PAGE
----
/ Motoring

Why aren’t over 50s doing basic car maintenance?

Fewer over 50s are doing basic maintenance on their own cars than ever before, according to Saga’s survey. Instead the majority are paying mechanics to do simple jobs. So who or what’s to blame?

As someone not a million miles away from the big five-o, I’m hugely disappointed to hear that older people are giving up on doing their own basic car maintenance.

That’s the verdict of Saga’s analysis – its survey of 9,000 customers found that the number of over 50s doing car maintenance has dropped from 17% to 10% in the past five years. That’s 77% of older drivers getting garages to do minor work, such as replacing a battery or changing an oil filter.

So, I may be in a minority, but I’m looking forward to getting my hands dirty repairing the constant niggles that plague my four-year-old Renault Modus. As a single parent with a young family, I found it virtually impossible to do work on my car without a garage or driveway to do it on. Instead, I had to do it on the roadside, which just isn’t safe.

However, when the car got a puncture last year, I enlisted the help of my 12-year-old son to help remove the wheel nuts and fit the spare tyre. It gave him a huge sense of achievement that he’d be able to do what – to him – had seemed like a daunting task.

And now that my children are older I’m doing lots more car DIY. In fact, a Haynes manual for the Renault is on my next birthday list.

Paying for simple car maintenance jobs

It seems very wrong – especially now that the driving test includes a section on car maintenance – to waste money paying a garage to do simple things like replace a bulb or battery. DIY also gives the car owner a sense of pride. Perhaps this would mean you’d be more likely to actually notice when a bulb blows or a tyre’s tread gets lower, resulting in safer, more roadworthy cars.

My colleague Rob Hull has argued that modern car design has put car maintenance out of reach for most people. And while I agree that many of the electrical units fitted to modern cars are too complex for a DIY-er to attempt, there are still lots of jobs we can and should be doing.

If we do take on basic car maintenance ourselves, then we’d have the right to demand car makers to make engine bays more accessible, instead of covering them in plastic jackets. And we would be able to rely less on car mechanics to fix many tiny problems, with car servicing being one of the most complained about things by Which? members. Surely doing it ourselves would give us less cause to complain!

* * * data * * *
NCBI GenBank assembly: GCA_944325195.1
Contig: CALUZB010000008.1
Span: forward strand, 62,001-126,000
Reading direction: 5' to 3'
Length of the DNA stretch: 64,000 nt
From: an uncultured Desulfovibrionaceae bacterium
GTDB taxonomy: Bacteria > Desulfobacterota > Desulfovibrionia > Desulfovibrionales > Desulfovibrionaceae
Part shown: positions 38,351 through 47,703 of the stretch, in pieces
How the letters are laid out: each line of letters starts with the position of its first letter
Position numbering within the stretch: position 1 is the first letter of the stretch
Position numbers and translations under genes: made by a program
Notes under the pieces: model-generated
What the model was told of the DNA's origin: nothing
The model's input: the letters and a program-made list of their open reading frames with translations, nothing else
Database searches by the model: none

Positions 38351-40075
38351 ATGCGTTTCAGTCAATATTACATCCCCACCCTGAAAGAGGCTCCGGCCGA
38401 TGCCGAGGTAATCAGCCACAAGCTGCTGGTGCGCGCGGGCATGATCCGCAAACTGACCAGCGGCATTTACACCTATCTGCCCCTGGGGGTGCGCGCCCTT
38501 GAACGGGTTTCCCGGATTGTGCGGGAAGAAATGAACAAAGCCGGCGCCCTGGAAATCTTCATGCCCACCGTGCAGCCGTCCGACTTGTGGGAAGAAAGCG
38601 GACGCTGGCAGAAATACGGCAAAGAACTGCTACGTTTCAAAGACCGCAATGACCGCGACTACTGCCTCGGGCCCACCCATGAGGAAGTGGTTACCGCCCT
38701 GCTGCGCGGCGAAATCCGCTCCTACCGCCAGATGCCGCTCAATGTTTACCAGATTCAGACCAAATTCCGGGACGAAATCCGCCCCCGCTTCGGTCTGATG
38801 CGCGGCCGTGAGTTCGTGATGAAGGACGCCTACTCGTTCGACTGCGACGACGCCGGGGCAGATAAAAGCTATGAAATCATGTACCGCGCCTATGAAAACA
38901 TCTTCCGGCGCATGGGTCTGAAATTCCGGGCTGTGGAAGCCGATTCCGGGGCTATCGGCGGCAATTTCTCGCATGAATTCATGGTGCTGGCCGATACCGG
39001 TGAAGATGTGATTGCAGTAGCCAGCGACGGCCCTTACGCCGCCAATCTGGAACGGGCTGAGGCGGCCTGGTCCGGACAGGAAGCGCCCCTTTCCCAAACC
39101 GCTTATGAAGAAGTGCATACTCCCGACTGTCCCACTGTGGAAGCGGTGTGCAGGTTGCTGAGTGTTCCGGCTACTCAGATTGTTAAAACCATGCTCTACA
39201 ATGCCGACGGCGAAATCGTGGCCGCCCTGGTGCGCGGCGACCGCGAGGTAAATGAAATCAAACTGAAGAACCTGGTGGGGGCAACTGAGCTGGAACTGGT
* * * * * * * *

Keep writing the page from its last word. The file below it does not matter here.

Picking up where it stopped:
I’m over 60 and learned about car servicing as a teenager, when my father had an Austin A40. Apart from when I have had new cars serviced to preserve the warranty I have always done my own routine servicing and tackled many other jobs too. If I do it myself I know my own limitations and what has been done, whereas if a garage does the job I cannot be sure. Having been let down by dealers and read reports in Which? magazine, I feel justified in my concerns.

It does annoy me that some jobs have become so difficult. Several years ago I decided to take my car in to have the timing belt, though I had tackled this successfully on my previous car, despite the complication of it having a diesel engine. The garage apologised for charging me well above their estimate for labour and said they had made no profit. That was due to the design of the car, and apparently the engine has to be lifted with some cars, just to do a routine replacement of a timing belt. Making bulbs difficult to replace is stupid, especially since it is a requirement to carry spares in some countries.